Archive for November, 2013



 The term human in human evolution refers to genus Homo. This genus diverged from the Australopithecines about 2 million years ago in Africa. Scientists have estimated that humans deviated from their common ancestor chimpanzees about 5 to 7 million years ago. Due to the morphological and anatomical similarities between the apes and humans, scientists believed that the great apes were the closest biological relatives of human beings.


Homo is the genus which includes modern man and its close relatives. It is about 2.5 million years old and evolved with the Homo habilis species. Its appearance coincides with the evidence of stone tools and the beginning of the Lower Paleolithic Age. Homo habilis, Homo rudolfensis, Homo antecessor, Homo cepranensis, Homo neanderthalensis, Homo erectus, Homo heidelbergensis, Homo georgicus, Homo ergaster, Homo rhodesiensis, Homo sapiens andHomo floresiensis were the species from the genus homo. Except Homo sapiens, all species have become extinct.
Homo neanderthalensis and Homo floresiensis who were the last surviving species, disappeared around 12,000 to 24,000 years ago respectively. Humans first evolved in Africa, and much of human evolution occurred on that continent. The fossils of early humans who lived between 6 and 2 million years ago come entirely from Africa.

Jumpstyle Evolution

Early humans first migrated out of Africa into Asia probably between 2 million and 1.8 million years ago. They entered Europe somewhat later, between 1.5 million and 1 million years. Species of modern humans populated many parts of the world much later. For instance, people first came to Australia probably within the past 60,000 years and to the Americas within the past 30,000 years or so. The beginnings of agriculture and the rise of the first civilizations occurred within the past 12,000 years.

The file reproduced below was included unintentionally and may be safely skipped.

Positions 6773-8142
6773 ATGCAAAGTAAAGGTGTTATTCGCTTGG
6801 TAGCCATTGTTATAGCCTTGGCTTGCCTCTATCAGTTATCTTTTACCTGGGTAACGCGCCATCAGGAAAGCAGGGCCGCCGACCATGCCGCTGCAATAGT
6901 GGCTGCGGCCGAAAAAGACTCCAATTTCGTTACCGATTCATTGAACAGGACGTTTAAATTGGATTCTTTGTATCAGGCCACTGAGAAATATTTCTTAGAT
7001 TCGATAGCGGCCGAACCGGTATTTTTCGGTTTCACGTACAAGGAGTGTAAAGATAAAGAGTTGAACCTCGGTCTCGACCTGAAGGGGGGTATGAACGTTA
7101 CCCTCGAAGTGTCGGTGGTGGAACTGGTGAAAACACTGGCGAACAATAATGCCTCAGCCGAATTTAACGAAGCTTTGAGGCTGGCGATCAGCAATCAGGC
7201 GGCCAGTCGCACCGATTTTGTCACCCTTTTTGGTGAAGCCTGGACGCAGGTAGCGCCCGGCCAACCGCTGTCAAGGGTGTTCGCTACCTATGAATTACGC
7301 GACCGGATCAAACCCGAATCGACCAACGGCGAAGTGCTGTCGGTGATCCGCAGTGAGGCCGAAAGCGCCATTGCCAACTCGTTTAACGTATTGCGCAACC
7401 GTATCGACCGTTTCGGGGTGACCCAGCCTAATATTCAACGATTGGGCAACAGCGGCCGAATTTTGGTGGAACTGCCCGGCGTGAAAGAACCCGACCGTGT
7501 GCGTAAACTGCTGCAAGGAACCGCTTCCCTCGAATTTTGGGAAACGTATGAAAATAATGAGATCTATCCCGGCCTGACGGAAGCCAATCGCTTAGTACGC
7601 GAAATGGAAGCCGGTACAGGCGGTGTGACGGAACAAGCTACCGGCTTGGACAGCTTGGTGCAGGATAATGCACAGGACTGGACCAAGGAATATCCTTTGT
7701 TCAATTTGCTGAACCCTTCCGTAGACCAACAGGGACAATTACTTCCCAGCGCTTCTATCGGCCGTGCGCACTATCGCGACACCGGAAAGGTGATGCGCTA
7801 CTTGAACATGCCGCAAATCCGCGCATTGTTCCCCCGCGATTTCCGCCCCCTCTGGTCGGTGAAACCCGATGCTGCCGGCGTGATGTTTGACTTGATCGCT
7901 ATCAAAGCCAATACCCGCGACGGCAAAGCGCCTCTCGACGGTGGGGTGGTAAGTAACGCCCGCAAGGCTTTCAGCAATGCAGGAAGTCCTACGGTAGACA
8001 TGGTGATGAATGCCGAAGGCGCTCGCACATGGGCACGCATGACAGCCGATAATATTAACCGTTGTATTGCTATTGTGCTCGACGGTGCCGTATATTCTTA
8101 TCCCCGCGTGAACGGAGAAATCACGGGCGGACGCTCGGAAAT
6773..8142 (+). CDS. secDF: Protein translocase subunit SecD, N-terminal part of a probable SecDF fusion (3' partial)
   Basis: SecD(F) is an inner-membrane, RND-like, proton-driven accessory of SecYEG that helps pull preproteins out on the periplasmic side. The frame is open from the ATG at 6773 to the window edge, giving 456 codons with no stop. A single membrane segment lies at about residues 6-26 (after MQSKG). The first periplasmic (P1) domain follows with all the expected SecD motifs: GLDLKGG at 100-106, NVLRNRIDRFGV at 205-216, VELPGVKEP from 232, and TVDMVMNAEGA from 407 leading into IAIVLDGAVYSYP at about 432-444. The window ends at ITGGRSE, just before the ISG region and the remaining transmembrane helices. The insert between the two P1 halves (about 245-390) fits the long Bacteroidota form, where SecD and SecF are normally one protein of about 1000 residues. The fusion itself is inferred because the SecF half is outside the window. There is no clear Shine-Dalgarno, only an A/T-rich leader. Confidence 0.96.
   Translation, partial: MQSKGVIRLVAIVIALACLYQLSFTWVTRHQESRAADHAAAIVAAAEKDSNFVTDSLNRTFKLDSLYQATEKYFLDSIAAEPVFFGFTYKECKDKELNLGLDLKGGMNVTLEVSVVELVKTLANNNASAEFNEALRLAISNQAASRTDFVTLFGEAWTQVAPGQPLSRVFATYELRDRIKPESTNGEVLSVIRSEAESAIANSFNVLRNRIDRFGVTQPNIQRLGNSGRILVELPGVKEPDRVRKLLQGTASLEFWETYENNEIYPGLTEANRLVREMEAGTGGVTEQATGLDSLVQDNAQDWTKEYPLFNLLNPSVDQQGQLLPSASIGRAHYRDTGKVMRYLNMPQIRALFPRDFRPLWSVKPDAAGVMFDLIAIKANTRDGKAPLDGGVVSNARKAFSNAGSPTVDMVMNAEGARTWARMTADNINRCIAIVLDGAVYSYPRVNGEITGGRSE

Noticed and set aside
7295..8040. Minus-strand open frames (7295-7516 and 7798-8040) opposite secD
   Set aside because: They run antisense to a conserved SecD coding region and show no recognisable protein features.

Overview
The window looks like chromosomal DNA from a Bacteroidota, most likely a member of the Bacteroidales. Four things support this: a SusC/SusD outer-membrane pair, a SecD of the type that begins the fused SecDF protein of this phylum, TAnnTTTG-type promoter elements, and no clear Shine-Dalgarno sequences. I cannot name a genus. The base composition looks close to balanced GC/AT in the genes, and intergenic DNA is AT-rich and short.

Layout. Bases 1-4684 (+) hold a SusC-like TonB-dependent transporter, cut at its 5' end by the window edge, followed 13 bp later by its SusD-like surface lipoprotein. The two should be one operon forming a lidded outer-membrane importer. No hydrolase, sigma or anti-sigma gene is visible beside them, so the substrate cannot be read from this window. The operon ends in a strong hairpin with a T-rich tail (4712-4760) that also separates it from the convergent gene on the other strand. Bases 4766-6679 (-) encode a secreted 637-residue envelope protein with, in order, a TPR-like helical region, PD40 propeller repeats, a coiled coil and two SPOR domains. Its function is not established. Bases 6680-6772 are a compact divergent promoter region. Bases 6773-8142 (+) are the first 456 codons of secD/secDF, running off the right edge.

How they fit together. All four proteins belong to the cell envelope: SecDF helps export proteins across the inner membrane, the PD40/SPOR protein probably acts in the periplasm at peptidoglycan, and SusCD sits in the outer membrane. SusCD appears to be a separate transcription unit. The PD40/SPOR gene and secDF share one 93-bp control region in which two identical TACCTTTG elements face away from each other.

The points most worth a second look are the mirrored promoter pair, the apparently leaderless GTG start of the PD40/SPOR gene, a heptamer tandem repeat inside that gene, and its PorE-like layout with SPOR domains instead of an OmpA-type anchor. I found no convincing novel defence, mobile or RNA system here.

Early human fossils and archeological remains offer the most important clues about this ancient past. These remains include bones, tools and any other evidence (such as footprints, evidence of hearths, or butchery marks on animal bones) left by earlier people. Usually, the remains were buried and preserved naturally.

Ape Skeletons

Onefossil discovery above all has transformed views of how we became human. But who was Lucy, and why is she so important to human evolution? Lucy was discovered in 1974 by anthropologist Professor Donald Johanson and his student Tom Gray in a maze of ravines at Hadar in northern Ethiopia. Johanson and Gray were out searching the scorched terrain for animal bones in the sand, ash and silt when they spotted a tiny fragment of arm bone.

Hall of Human Origin

Discovery of a lifetime Johanson immediately recognised it as belonging to a hominid. As they looked up the slope, they saw more bone fragments: ribs, vertebrae, thighbones and a partial jawbone. They eventually unearthed 47 bones of a skeleton – nearly 40% of a hominid, or humanlike creature, that lived around 3.2 million years ago. Based on its small size, and pelvic shape, they concluded it was female and named it ‘Lucy’ after ‘Lucy in the Sky with Diamonds’, the Beatles song playing on the radio when Johanson and his team were celebrating the discovery back at camp.

Homo Sapiens

The rare laughing species The humans are known to possess a rare quality that distinguishes them from the rest of the animals: smile and laughter!

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